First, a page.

Tag Archives: OWA

Send from Alias in Exchange Online

A bit later than planned, but I was attending a training last week, but a long-awaited feature in Exchange is sending mail from another email address that is stamped on a user, a so called alias. In a typical environment, a mailbox has a primary SMTP address and this address is used to send an receive email. This can be something like j.wesselius@exchangelabs.nl. Besides this primary SMTP address there can be more SMTP addresses that can be used to receive mail, for example Mr.Exchange@exchangelabs.nl or MasterOfDisaster@exchangelabs.nl. In Exchange on-premises and Exchange Online, these Aliasses are only used to receive email, not to send email. Up until now that is (for Exchange Online, no idea if they want to enable this for Exchange on-premises).

Microsoft has started to roll out the Send From Alias in Exchange Online starting in January 2022 (it was already announced back in April 2021) and it is available in Outlook on the Web and Outlook for iOS and Outlook for Android. Outlook for the PC will follow, according to Microsoft in Q2, 2022.

To enable the Send from Alias in Exchange Online, execute the following command in Exchange Online PowerShell:

[PS] C:\> Set-OrganizationConfig -SendFromAliasEnabled $True

It takes some time before effective, in my case it worked the next day.

All SMTP proxy addresses on a mailbox are available for this. When you logon as a user and go to settings | Mail | Compose and Reply you can check which aliases you want to use. + Addresses are also shown and so are the mail.onmicrosoft.com addresses. Don’t know who thought this was useful, in my opinion you don’t want to use these (internal) addresses at all:

Now when you write a new email in Outlook on the Web and select the From option, you can select the email address that you checked in the previous step.

The proxy addresses that are selected in the first step (the OWA settings) will automatically available in Outlook for Android and Outlook for iOS.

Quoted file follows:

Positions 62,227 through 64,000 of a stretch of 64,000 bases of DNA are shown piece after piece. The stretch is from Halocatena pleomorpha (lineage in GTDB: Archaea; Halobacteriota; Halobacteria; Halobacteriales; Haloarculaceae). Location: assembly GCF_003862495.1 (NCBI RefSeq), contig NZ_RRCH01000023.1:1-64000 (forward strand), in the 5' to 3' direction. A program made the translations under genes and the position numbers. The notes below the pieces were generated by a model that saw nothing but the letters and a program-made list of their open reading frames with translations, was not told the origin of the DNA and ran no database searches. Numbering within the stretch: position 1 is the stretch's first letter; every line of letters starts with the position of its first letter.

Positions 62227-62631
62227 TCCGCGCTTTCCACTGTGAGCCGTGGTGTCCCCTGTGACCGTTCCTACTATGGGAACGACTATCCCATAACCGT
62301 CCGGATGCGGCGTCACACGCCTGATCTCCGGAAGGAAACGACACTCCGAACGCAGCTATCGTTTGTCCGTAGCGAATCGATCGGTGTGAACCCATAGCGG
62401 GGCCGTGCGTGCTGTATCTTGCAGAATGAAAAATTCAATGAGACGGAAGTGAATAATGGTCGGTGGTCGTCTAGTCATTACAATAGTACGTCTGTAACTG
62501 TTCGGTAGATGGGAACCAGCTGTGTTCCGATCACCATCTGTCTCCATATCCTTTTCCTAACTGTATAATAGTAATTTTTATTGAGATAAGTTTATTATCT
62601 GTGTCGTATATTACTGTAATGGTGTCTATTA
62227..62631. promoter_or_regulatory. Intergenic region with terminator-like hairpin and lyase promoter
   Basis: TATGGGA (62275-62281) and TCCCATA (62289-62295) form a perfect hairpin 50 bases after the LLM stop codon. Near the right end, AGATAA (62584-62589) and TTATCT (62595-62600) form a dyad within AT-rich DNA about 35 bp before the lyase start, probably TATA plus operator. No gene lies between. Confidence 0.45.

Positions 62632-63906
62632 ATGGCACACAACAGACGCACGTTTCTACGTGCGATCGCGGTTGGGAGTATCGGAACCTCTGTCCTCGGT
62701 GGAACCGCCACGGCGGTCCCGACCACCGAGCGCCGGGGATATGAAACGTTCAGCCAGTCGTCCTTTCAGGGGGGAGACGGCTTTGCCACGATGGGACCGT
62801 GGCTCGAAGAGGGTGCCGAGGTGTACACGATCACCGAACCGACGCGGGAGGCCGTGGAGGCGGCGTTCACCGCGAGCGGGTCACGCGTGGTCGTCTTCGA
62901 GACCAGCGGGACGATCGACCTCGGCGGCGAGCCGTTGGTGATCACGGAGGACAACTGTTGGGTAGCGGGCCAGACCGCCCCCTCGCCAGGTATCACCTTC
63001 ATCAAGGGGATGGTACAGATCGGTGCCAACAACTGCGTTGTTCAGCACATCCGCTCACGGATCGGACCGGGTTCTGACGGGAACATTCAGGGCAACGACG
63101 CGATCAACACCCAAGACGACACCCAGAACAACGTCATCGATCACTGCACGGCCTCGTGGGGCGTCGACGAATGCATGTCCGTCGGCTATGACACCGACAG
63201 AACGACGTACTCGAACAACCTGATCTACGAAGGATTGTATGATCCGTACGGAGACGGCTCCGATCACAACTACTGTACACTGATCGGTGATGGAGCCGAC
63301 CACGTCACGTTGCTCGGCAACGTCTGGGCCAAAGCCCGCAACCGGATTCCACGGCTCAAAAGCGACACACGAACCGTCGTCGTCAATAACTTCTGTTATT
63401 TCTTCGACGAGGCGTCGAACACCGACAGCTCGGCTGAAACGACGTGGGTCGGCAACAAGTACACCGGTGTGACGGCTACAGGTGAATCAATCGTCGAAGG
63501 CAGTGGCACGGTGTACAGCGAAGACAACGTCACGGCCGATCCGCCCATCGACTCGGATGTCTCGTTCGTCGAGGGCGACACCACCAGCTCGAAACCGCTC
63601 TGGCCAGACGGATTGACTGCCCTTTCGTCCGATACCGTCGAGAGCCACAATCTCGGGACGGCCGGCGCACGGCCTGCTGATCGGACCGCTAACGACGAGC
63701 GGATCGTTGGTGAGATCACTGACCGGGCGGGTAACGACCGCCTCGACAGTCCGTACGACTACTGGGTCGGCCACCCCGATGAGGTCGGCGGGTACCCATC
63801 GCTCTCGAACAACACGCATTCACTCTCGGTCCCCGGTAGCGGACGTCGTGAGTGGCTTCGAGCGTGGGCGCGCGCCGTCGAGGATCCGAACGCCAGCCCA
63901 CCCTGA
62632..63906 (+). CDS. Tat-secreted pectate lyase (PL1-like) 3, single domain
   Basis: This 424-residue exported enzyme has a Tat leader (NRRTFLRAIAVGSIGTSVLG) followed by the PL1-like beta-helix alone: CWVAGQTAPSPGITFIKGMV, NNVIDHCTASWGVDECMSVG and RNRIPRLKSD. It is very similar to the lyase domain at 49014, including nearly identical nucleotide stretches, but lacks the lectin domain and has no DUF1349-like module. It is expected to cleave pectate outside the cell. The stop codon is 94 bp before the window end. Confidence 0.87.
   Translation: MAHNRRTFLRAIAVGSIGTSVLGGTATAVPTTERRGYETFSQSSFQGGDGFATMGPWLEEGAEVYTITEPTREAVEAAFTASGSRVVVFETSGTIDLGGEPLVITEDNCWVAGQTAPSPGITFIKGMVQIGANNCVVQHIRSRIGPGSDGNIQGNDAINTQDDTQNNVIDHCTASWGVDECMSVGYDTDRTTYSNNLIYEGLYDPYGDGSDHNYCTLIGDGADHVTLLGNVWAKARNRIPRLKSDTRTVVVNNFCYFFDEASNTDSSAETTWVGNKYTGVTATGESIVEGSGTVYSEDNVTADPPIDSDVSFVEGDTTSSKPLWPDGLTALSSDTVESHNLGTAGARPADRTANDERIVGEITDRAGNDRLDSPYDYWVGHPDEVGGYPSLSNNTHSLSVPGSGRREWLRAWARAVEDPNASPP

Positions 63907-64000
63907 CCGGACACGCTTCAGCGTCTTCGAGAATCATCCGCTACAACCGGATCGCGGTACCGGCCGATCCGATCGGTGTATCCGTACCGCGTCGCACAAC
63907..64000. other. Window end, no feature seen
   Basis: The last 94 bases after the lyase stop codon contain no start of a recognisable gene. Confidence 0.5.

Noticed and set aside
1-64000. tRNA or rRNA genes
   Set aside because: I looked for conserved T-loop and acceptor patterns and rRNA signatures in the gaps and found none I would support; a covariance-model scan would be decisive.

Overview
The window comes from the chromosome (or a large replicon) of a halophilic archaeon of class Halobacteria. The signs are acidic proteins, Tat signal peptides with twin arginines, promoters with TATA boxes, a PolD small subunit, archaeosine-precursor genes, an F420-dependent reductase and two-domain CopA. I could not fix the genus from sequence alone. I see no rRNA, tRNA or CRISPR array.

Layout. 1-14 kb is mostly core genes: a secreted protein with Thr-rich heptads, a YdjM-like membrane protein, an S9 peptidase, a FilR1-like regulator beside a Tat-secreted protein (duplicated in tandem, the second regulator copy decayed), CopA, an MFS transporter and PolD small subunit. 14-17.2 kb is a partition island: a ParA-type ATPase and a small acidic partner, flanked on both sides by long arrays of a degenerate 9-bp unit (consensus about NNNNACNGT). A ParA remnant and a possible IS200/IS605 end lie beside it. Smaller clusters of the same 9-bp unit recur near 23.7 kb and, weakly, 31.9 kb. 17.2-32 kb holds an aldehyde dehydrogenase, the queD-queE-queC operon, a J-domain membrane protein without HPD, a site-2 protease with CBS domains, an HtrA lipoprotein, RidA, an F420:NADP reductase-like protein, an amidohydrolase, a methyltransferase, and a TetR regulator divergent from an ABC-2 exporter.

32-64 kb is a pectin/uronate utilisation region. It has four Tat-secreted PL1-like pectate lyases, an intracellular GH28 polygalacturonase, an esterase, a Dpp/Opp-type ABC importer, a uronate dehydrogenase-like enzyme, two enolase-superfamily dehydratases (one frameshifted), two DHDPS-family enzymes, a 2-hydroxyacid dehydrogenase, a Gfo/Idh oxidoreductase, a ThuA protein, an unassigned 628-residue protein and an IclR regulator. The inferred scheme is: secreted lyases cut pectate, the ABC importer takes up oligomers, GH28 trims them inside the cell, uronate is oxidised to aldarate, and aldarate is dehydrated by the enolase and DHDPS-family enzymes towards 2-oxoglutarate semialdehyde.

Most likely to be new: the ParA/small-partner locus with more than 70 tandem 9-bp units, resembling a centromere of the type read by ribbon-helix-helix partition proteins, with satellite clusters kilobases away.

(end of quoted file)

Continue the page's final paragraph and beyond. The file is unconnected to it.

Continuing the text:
When you send an email using one of these aliases as a from address, it will automatically be visible in the recipient mailbox, in this example in Gmail:

I don’t expect much use of this feature until Outlook for the desktop will offer it, but it’s a nice add-on (finally).

Exchange Server OWA and ECP not working

Since a couple of days my OWA and ECP are not working anymore. This happens on both Exchange 2019 CU11 and Exchange 2016 CU22, in two AD sites both with external access. I didn’t notice before since Outlook Mobile and Outlook on the desktop continue to work. After logging in, the Something went wrong message appears, in the navigation bar you can see it is an Error 500 message.

I think (but I’m not sure) that this started after applying the latest November 2021 Security Updates and this is usually caused by starting the Security Update without elevated privileges. There’s an Microsoft article about this: OWA or ECP stops working after you install a security update – Exchange | Microsoft Docs.

I am pretty sure that I installed the Security Update with elevated privileges, but also after reinstalling the Security Update (with elevated privileges!) the error continues. The Microsoft article also mentions settings in IIS Manager (Application settings > BinsearchFolder), but that was not the issue (settings were ok).

When authentication fails, two entries are written in the Application Eventlog, EventID 1003 (MSExchange Front End HTTP Proxy) and EventID 1309 (ASP.NET 4.0.30319.0). The latter clearly shows it has something to do with certificates:

It turned out that the Exchange Server Auth Certificate was expired, just a few days ago. You can see this when running the following command:

[PS] C:\>(Get-AuthConfig).CurrentCertificateThumbprint | Get-ExchangeCertificate | Format-List

AccessRules        : {System.Security.AccessControl.CryptoKeyAccessRule,
                     System.Security.AccessControl.CryptoKeyAccessRule,
                     System.Security.AccessControl.CryptoKeyAccessRule}
CertificateDomains : {}
HasPrivateKey      : True
IsSelfSigned       : True
Issuer             : CN=Microsoft Exchange Server Auth Certificate
NotAfter           : 11/28/2021 12:23:07 AM
NotBefore          : 12/24/2016 12:23:07 AM
PublicKeySize      : 2048
RootCAType         : Unknown
SerialNumber       : 268E6FB9B7312AB24AAA6BA76D06190D
Services           : SMTP
Status             : Invalid
Subject            : CN=Microsoft Exchange Server Auth Certificate
Thumbprint         : A7F9CAA2C9016DB2A80F1E2972E2ED0E2FAE089D

As shown in the following screenshot:

Use the New-ExchangeCertificate command to create a new self-signed certificate for authentication purposes:

[PS] C:\>New-ExchangeCertificate -KeySize 2048 -PrivateKeyExportable $true -SubjectName "cn=Microsoft Exchange Server Auth Certificate" -FriendlyName "Microsoft Exchange Server Auth Certificate" -DomainName @()

Confirm
Overwrite the existing default SMTP certificate?

Current certificate: 'D7081FC32B9BFBEF0C0581584976F690D5F86E74' (expires 11/30/2026 5:21:19 PM)
Replace it with certificate: '309263C8C5B2DA9612E8A6FA9FFFCDEBAC93335D' (expires 11/30/2026 9:00:56 PM)
[Y] Yes  [A] Yes to All  [N] No  [L] No to All  [?] Help (default is "Y"): n